You couldn't ask for a better show.
The backdrop: The love-hate tango between Beijing and Taipei.
The cast: China's top stock manipulator who fled the country with billions in a crime that brought down a senior market regulator; two mainland princelings; one of the most influential families in Taiwan; two Hong Kong tycoons; five market miscreants, a retired government minister, and a top-notch retired banker.
The title: The Nan Shan Feast, or should we say, Circus?
Don't worry if you've missed a few episodes. The show has just begun.
But here's a summary of the action so far.
Nan Shan Life Insurance is Taiwan's second-largest insurer with assets of NT$1.5 trillion (HK$359.6 billion), four million clients, 34,000 agents and a 14 per cent market share.
It was put up for sale by debt-ridden American Insurance Group and, while international private equity houses and domestic banks locked horns, a dark horse emerged in the shape of Hong Kong-based Primus Financial Holdings.
To the Beijing-phobic Taiwanese, the Primus team is controversial if not downright scary. Apart from former Citigroup senior banker Robert Morse and former Fubon managing director Ng Wing-fai, it includes general manager Li Wenlei, the son of China's former vice-premier Li Lanqing; and co-chairman Huan Guocang, a nephew of the country's former foreign minister.
Then there are claims by opposition legislators that Xiao Jianhua has been lobbying for the Primus bid. The controversial 37-year-old mainlander is known not just for his wealth but also his connections.
Xiao defied mainland law and listed his loss-making insurance company in Shanghai. Then, when a former deputy chairman of China's stock regulator was arrested last year, Xiao fled.
The 'sale of Nan Shan to mainlanders' screamed the headlines in Taiwan. Primus denied any link with Xiao but the speculation was rampant. Even when China Strategic Holdings emerged as a partner in the Primus bid, the papers reported it as 'the retreat of Xiao'.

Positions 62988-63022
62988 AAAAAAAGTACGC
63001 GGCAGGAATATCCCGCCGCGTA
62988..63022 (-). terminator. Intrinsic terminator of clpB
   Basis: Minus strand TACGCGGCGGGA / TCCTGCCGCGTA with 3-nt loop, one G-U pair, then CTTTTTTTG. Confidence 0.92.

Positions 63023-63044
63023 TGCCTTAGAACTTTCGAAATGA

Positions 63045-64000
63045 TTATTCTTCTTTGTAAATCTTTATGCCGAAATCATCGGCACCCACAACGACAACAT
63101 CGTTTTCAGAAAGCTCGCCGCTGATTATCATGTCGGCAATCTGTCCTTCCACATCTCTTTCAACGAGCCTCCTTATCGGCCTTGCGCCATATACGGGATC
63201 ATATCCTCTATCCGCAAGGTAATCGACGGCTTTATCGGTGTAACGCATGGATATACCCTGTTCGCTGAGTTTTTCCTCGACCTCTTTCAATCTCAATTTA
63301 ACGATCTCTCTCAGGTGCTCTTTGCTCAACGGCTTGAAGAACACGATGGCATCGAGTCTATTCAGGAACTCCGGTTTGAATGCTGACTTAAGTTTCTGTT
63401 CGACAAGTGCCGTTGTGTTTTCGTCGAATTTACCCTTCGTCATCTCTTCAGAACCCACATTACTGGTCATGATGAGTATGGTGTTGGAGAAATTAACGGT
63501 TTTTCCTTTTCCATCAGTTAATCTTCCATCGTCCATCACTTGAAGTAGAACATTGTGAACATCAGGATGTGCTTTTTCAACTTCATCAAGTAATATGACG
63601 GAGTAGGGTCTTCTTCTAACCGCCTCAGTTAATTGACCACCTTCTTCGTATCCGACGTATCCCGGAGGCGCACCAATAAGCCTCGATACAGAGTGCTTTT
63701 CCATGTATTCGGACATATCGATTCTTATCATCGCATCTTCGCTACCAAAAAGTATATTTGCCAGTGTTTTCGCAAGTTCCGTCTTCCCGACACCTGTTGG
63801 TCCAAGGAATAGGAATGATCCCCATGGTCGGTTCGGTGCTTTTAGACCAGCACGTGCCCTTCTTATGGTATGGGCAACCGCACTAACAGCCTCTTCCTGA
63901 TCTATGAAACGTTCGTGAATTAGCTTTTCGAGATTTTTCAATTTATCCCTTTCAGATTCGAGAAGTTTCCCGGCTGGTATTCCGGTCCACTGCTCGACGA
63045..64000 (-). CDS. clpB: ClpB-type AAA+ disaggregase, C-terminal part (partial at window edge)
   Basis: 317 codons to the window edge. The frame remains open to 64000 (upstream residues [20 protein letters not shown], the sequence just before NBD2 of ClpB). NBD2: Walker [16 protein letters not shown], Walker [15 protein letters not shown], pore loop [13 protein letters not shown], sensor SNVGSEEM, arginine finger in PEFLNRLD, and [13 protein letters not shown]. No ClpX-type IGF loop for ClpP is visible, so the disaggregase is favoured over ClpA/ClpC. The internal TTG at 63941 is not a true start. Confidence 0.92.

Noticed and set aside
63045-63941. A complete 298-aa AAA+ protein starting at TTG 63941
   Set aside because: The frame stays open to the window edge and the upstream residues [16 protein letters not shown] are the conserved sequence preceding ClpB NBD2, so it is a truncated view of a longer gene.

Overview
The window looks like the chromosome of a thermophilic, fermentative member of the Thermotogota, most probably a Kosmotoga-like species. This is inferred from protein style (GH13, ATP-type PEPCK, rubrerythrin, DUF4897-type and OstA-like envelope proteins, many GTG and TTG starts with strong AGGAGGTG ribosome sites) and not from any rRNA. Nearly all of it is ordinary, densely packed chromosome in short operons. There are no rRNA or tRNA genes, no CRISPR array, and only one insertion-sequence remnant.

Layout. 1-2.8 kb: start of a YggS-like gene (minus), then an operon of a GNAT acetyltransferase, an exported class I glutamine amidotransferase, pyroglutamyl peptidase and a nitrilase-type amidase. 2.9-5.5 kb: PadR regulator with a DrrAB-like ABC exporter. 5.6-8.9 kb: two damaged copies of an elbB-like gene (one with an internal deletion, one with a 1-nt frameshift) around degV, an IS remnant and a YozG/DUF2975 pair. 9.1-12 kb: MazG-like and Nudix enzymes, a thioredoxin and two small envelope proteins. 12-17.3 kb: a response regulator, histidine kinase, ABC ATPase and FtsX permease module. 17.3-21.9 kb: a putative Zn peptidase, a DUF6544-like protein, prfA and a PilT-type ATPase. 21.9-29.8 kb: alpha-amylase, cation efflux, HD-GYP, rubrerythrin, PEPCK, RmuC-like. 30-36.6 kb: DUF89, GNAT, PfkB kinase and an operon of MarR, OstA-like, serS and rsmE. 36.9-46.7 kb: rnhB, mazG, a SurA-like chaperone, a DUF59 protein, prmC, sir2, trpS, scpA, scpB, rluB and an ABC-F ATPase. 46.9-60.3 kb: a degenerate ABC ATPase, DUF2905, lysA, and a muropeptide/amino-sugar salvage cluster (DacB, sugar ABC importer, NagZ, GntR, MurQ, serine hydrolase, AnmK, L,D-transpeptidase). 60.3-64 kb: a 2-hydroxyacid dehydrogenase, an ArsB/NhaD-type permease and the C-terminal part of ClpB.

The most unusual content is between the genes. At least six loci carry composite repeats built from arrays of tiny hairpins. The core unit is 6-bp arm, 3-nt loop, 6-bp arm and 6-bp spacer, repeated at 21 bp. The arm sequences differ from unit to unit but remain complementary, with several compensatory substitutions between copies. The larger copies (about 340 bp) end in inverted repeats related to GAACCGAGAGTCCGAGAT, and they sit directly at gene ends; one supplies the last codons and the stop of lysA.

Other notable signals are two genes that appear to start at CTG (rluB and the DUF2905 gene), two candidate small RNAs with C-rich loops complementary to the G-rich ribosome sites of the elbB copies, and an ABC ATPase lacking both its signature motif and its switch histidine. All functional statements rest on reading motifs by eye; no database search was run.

China Strategic has 25 people or companies forking out HK$7.4 billion to subscribe to the firm's convertible notes. Eventually, they will hold 99 per cent of China Strategic.
A mention of any name on the list to a local broker will be met with raised eyebrows. There are tycoons such as Cheng Yu-tung and Joseph Lau Luen-hung. There are five market players who have been reprimanded by the regulators and there are owners of listed or liquidated companies that have experienced extraordinary price and profit volatility.
AIG and its boss, the US government, loved the all-cash element in the US$2.15 billion Primus bid and ditched two other higher ones. But the Taiwanese are not happy. The regulators rejected the Primus-China Strategic application, asking for more information about their shareholders. The island's media has been saying China Strategic and its owners are in a flap. As for Nan Shan's policyholders and employees, they do not have a clue to who China Strategic is. The Taiwanese need reassurance.